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What is the difference between fusion and cold fusion?
Question Date: 2006-01-20
Answer 1:

Fusion is the process whereby smaller elements come together to form larger ones. For example, hydrogen atoms can fuse together to form heavier atoms such as helium. The process would release a lot of heat. This is what powers the sun.

Cold fusion is the suggestion, not proved so far, that under certain controlled conditions, very small numbers of atoms can be made to undergo fusion (typically in a beaker) in such a way that small amounts of heat are released in a controlled way. Since it would not be allowed to get very hot, it is called "cold" fusion.

Answer 2:

The basic idea of fusion is that if you can take two light atoms and force them together to become a larger atom you can get some extra energy in process.One example is taking two deuterium atoms (a type of hydrogen with each atom having one proton and one neutron) and fusing them into a helium (2 protons + 2 neutrons) nucleus. Although fusion is what keeps our Sun shining, it is difficult to keep a fusion reaction going on Earth because it requires a lot of energy to force the positively charged deuterium atoms together to form helium. This is like someone telling you that if you give him one million dollars that he will give back one million plus one hundred dollars. It would be great to get that extra one hundred dollars but first you have to come up with the million dollars which might not be so easy.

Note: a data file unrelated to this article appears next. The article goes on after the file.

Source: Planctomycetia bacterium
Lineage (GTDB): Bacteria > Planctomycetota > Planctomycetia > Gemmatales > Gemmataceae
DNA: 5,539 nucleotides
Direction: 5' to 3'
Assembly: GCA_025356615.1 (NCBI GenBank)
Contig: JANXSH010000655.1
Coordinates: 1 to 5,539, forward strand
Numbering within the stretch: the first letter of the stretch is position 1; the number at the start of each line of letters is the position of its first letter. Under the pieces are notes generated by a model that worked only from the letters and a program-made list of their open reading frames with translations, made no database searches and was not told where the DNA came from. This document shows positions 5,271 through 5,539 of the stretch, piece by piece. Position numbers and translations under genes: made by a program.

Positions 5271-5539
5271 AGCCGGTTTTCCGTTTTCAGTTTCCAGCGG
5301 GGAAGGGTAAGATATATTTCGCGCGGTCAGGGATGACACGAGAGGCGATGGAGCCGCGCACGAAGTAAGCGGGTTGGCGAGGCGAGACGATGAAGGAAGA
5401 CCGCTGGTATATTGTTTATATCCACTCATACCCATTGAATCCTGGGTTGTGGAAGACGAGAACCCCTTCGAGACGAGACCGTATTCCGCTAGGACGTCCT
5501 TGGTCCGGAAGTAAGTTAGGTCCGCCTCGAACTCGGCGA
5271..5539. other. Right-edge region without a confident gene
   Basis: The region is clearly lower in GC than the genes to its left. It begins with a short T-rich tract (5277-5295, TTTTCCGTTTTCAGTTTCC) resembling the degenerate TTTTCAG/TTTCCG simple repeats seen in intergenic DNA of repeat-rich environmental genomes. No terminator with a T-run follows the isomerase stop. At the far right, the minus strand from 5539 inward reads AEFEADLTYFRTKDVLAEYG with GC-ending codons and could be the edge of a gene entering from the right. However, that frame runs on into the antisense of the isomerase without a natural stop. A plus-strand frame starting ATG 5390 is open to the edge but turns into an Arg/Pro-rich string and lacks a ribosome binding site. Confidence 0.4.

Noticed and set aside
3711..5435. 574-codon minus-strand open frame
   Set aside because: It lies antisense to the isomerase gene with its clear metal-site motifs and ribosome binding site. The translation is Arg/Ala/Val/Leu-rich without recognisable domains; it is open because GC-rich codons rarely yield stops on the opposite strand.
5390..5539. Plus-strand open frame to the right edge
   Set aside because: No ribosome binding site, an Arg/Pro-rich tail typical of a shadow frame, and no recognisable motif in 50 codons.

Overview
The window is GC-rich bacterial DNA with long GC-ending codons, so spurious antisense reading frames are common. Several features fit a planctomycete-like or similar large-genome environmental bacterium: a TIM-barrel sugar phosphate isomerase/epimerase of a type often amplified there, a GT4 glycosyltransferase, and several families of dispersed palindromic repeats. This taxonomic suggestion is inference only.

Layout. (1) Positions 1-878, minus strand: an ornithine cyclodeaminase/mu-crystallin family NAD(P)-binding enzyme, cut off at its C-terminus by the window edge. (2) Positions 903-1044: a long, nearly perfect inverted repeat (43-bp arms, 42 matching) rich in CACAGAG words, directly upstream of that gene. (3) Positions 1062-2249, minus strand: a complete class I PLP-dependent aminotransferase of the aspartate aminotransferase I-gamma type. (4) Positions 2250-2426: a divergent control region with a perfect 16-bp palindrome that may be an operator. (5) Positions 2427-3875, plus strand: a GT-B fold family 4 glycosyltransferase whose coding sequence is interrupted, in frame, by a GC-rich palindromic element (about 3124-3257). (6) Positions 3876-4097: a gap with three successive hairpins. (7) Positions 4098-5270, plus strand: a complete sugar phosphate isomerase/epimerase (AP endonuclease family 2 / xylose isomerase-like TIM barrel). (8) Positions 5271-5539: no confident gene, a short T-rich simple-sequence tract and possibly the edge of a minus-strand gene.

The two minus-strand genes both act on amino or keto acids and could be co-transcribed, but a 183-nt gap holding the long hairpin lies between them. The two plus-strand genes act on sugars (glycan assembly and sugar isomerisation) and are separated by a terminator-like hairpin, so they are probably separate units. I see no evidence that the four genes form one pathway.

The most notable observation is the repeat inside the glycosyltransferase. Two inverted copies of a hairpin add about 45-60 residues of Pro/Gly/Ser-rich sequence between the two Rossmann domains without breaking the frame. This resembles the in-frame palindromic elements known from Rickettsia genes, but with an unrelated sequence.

The idea of cold fusion is that maybe there is a way to fuse two deuterium nuclei without having to pour in all the initial required energy. One thought was having a chunk of palladium, which adsorbs hydrogen very effectively, and keeps adding more and more hydrogen to the palladium until hydrogen naturally fuses. Seems like a great idea but is still very controversial. For more info see:

cold fusion
There do seem to by types of cold fusion that are proven to work but none that are practical so far for general energy generation.

Answer 3:

Fusion refers to the nuclear reaction by which (comparatively) small atomic nuclei, such as those of hydrogen or deuterium, combine to form heavier atomic nuclei, such as those of helium. Fusion releases energy for the combining of elements lighter than iron; for elements heavier than iron, it takes energy (the opposite process, fission, releases energy). Despite the tremendous amount of energy that it produces, however, nuclear fusion requires tremendous temperatures and pressures to occur, so high that it would cause the system undergoing nuclear fusion to explode (as in "hydrogen bomb"), thus cooling it off and stopping the reaction. Nuclear fusion has only been observed sustainable in the case where the system undergoing the fusion is so massive that its own gravity keeps it from blowing itself apart; this is what stars are (including the Sun).

Cold fusion is a hypothetical idea that it might be possible to sustain nuclear fusion under safe, low temperatures and pressures. The original proposed mechanism by which this might happen has since been discovered to be a hoax. This has not stopped many physicists and nuclear engineers from searching for a different mechanism by which it could be done. So far nobody has succeeded in finding a way, and we are not certain if there is a way. The reason for the search, however, is that if cold fusion were possible, and we could do it, then it would solve the world's energy crisis with an almost unlimited supply of energy: the fuel source is hydrogen, which is about 90% of the Universe.

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